The Internet, urban myths and car parts

Many books written about the internet indicate that its development was spurred on by the perceived need of the American Government to develop a communication system that would be sufficiently robust to survive a nuclear war with Russia. This led to the development of ARPANET (which was the precursor to the internet as we now know it) during the cold war years of the 1970s

As appealing a story this might make, it is in fact totally untrue. The main motivation behind the development of the prototype internet was to enable scientists to access computers remotely. At that time powerful computers were a scarce resource and it made no sense to travel vast distances to gain access to them. To be able to access those computers directly from your desktop made much greater sense.

Of course nowadays the computer sitting on your desk is likely to be far more powerful than the super computers that ARPANET was set up to access. That is progress.

Forty years on from the inception of ARPANET the internet itself has become a cauldron cooking up and distributing urban myths and legends. A recent one concerning the origins of the internet is that Al Gore has made the preposterous claim that it was he who created it. Of course this is nonsense, he made no such claim. What he did do however was to ensure that network development was well funded by the US government.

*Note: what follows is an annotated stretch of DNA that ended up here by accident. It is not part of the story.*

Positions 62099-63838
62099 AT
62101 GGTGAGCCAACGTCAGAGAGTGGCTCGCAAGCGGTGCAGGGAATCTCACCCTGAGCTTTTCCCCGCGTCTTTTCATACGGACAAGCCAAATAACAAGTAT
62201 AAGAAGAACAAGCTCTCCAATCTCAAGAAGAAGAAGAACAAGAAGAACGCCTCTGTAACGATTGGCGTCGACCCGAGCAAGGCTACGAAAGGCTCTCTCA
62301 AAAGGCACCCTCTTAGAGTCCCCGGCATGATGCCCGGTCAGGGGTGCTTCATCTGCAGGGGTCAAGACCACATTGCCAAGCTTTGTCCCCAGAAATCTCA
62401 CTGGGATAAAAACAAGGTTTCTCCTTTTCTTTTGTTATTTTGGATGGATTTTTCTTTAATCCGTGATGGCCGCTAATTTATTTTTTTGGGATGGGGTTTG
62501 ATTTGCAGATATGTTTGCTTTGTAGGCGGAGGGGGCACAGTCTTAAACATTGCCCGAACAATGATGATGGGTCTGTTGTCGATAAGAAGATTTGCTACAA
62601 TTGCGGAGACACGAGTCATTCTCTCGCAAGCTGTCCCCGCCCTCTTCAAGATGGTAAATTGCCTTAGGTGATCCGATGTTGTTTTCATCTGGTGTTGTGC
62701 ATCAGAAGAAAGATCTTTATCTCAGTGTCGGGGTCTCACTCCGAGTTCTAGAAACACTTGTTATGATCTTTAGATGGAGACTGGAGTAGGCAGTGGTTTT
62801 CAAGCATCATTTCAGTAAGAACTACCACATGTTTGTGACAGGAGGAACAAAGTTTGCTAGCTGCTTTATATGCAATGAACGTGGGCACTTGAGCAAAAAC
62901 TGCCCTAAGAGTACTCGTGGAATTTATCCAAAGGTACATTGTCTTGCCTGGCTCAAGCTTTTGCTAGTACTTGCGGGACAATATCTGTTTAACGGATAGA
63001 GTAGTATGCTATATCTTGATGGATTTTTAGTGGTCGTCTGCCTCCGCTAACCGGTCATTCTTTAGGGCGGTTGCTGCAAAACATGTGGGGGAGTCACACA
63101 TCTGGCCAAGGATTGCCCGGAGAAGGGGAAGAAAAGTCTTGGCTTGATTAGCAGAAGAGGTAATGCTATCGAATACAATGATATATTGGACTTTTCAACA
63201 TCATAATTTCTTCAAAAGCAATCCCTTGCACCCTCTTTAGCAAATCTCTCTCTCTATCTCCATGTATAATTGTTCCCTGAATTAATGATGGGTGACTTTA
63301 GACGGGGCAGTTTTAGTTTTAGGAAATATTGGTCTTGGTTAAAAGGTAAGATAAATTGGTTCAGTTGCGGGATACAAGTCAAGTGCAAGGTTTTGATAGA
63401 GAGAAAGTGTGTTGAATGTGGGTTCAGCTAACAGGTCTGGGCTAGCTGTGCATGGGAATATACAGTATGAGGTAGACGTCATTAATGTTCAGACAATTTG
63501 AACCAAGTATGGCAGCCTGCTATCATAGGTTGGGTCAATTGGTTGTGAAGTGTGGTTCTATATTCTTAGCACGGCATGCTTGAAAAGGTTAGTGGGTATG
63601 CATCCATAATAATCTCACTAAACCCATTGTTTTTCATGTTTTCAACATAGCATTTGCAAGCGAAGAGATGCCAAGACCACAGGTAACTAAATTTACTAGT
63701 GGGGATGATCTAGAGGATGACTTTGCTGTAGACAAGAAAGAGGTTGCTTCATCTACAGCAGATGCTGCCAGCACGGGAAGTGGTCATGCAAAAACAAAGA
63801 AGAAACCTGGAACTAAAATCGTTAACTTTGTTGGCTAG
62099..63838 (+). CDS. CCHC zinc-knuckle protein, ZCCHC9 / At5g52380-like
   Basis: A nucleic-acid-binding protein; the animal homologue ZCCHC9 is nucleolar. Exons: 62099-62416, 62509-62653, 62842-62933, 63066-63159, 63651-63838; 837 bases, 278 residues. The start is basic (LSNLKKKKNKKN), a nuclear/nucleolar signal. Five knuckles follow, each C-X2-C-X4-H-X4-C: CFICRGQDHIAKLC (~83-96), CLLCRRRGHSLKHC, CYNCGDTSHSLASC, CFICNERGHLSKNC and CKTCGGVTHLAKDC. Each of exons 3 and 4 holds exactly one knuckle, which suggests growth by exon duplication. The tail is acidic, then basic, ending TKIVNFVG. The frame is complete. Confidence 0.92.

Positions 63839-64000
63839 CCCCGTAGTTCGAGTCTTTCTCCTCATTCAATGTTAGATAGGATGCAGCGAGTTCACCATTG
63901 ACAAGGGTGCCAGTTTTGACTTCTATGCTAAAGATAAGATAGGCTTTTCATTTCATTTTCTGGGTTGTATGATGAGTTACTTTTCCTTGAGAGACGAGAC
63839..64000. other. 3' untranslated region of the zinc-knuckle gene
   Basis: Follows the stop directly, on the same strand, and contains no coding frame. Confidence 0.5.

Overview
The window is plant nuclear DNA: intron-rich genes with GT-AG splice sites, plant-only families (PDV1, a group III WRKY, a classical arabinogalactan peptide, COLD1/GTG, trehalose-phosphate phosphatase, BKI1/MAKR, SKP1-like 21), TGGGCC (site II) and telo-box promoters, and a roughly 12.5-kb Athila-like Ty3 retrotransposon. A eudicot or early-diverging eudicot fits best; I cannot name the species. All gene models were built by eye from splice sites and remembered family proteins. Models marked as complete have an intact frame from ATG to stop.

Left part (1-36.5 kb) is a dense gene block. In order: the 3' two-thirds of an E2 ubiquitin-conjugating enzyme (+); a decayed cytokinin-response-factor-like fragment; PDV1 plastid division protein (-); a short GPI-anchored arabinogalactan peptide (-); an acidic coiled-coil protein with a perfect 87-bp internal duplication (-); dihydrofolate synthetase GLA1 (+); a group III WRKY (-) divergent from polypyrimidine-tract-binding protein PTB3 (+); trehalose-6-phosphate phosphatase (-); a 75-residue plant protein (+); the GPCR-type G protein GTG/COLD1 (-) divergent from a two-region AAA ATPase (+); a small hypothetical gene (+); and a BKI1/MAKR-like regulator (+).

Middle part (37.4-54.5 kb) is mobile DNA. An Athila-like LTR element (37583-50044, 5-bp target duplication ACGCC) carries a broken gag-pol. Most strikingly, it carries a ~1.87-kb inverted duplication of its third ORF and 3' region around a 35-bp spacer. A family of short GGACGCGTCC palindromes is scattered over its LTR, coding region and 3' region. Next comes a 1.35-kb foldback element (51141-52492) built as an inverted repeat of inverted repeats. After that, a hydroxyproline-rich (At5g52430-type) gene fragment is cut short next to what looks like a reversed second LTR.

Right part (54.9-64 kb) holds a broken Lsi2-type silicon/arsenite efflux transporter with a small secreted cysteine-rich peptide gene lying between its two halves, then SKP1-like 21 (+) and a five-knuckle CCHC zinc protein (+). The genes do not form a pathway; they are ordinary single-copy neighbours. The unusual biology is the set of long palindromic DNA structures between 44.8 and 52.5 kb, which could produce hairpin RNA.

One important thing Al Gore actually did was to support the Internet Infrastructure Act in 1992 which led to commercialisation of the internet.

Now, thanks in a way to Al Gore, and his support of what he termed the information superhighway, we can sit at our desks in the UK purchase car partsfrom America.

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